Question about Java exploits

Discussion in 'malware problems & news' started by dlimanov, Nov 4, 2010.

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  1. dlimanov

    dlimanov Registered Member

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    I can't seem to get a consistent answer on this, including from Java support: if you upgrade to the newest version of Java (1.6.0.22 now) but do not uninstall older vulnerable version, can malware explicitly reference older vulnerable Java version and therefore exploit it?
    Does anyone know this for sure? Any references or examples to the contrary?
    Thanks!
     
  2. J_L

    J_L Registered Member

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    JavaRa can remove traces of old Java versions.
     
  3. Cudni

    Cudni Global Moderator

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  4. dlimanov

    dlimanov Registered Member

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    Thanks for replies! Cudni: I wasn't able to find any direct references of exploit invoking an older, vulnerable version of Java on a machine where latest version is present. Do you have a quote or direct link to the post I may have missed?
    Thanks!
     
  5. ABee

    ABee Registered Member

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    ~ Off Topic Remarks Removed ~

    You have two or more fully functioning versions of a software installed on your machine.
    What is it that would make you think malware, or anything/anyone else, would only be able to access the most recent version?
     
    Last edited by a moderator: Nov 4, 2010
  6. dlimanov

    dlimanov Registered Member

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    That's what I'm trying to prove. I've had a build 21 of Java installed, which I upgraded to 22, the latest. Java applet in control panel showed that both User and System version of Java is correctly updated to 22 and even though I could manually search for older versions (I never uninstalled build 21 via Add/Remove Programs), I could not have added it manually as an active second User version in there.
    Testing exploits targeting build 21 all failed also; build 22 would load, as it should, being default Java processing engine on the system. So unless I get my hands on a specially-crafted exploit that references older, inactive version of Java on my machine, all this is pure speculation.
     
  7. ABee

    ABee Registered Member

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    I'm assuming when you installed build 22, the installer uninstalled build 21. Sun-Java has recently gotten a lot better at doing that, and not leaving multiple versions on the machine.
    So all of your pointers are for build 22 to open when called, as it should be.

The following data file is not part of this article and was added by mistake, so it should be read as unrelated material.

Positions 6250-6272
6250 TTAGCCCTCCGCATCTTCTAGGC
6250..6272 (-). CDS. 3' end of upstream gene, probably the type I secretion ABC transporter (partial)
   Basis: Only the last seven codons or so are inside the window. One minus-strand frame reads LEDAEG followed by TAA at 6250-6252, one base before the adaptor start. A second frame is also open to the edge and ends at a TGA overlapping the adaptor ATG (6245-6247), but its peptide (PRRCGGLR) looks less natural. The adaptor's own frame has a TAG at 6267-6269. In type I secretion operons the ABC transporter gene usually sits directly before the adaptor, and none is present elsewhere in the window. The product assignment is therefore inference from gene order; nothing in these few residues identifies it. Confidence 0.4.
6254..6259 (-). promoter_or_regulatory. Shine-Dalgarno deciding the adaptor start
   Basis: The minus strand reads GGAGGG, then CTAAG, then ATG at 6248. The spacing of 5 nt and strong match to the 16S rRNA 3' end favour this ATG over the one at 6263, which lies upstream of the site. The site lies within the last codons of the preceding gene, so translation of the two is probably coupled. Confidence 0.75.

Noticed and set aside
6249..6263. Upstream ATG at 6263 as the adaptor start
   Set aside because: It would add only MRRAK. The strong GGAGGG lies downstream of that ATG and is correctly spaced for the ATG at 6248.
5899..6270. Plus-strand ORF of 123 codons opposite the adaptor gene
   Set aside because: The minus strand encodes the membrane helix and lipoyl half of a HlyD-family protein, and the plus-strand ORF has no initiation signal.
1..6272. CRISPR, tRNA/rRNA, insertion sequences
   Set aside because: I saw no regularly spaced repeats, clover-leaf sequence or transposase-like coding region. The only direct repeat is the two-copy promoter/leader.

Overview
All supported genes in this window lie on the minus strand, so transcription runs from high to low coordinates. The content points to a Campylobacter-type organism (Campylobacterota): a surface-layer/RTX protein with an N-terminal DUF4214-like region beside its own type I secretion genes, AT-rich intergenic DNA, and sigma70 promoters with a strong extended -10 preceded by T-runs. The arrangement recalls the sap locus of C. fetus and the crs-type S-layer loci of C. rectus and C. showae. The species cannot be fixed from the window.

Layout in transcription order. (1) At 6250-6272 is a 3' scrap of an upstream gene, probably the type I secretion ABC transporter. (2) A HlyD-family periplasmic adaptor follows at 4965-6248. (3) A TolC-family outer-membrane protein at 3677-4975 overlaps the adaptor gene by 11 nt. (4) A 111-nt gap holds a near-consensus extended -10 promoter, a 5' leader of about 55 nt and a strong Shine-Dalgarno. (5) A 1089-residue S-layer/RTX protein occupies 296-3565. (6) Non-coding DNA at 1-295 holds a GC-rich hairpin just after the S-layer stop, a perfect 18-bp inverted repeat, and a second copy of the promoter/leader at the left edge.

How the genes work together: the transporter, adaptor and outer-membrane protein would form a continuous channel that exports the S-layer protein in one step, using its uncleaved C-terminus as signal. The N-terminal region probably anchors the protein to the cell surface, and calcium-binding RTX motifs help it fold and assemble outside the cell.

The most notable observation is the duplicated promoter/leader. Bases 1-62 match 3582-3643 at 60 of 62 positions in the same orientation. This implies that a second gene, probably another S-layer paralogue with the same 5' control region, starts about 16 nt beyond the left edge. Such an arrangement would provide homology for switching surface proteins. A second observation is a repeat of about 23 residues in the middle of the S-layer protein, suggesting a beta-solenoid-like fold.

Why would a regular user intentionally seek out and install an older build after installing the newest, more secure build?
    Perhaps an entirely different version of the JRE, like 1.4, but why a different build of the same version?

    Yet given your scenario of two builds of the same version on the machine, with all registry and program settings pointers pointing towards the latest build, then I suppose a malware would first need to access those settings and make a change so that the older, vulnerable build is called when the JRE is told to open.
    That means the malware would also first need a different access point to the machine than the older, vulnerable version of the JRE. And if malware has worked it's way onto the machine without using the JRE, then it doesn't need to bother changing any JRE settings to get itself onto the machine.

    So perhaps it's very unlikely that with the latest version on a clean machine, malware is going to be able to remotely invoke the older version to be called.

    On the other hand, in the real world of computing, the danger from not upgrading to the latest, most secure version is that the older, vulnerable version is still the default version that does get called remotely when the JRE is told to open.

    Besides, it's just good practice to make sure any older builds are uninstalled after upgrading to the newest build, if only to take your scenario out of the equation altogether.

    Some apps might need an entirely different version in order to function, like for example 1.4, but anything that needs JRE 1.6 is going to be able to use the latest build of that version.
    So it seems that with the JRE installer now removing previous builds when it installs the latest one, there would be no realistic point in the user seeking out and reinstalling an older build of the same version, making your scenario somewhat of a moot point.

    Perhaps I misunderstand you, or don't see all the ramifications, or perhaps your question is one of pure academics or hypothetics.
     
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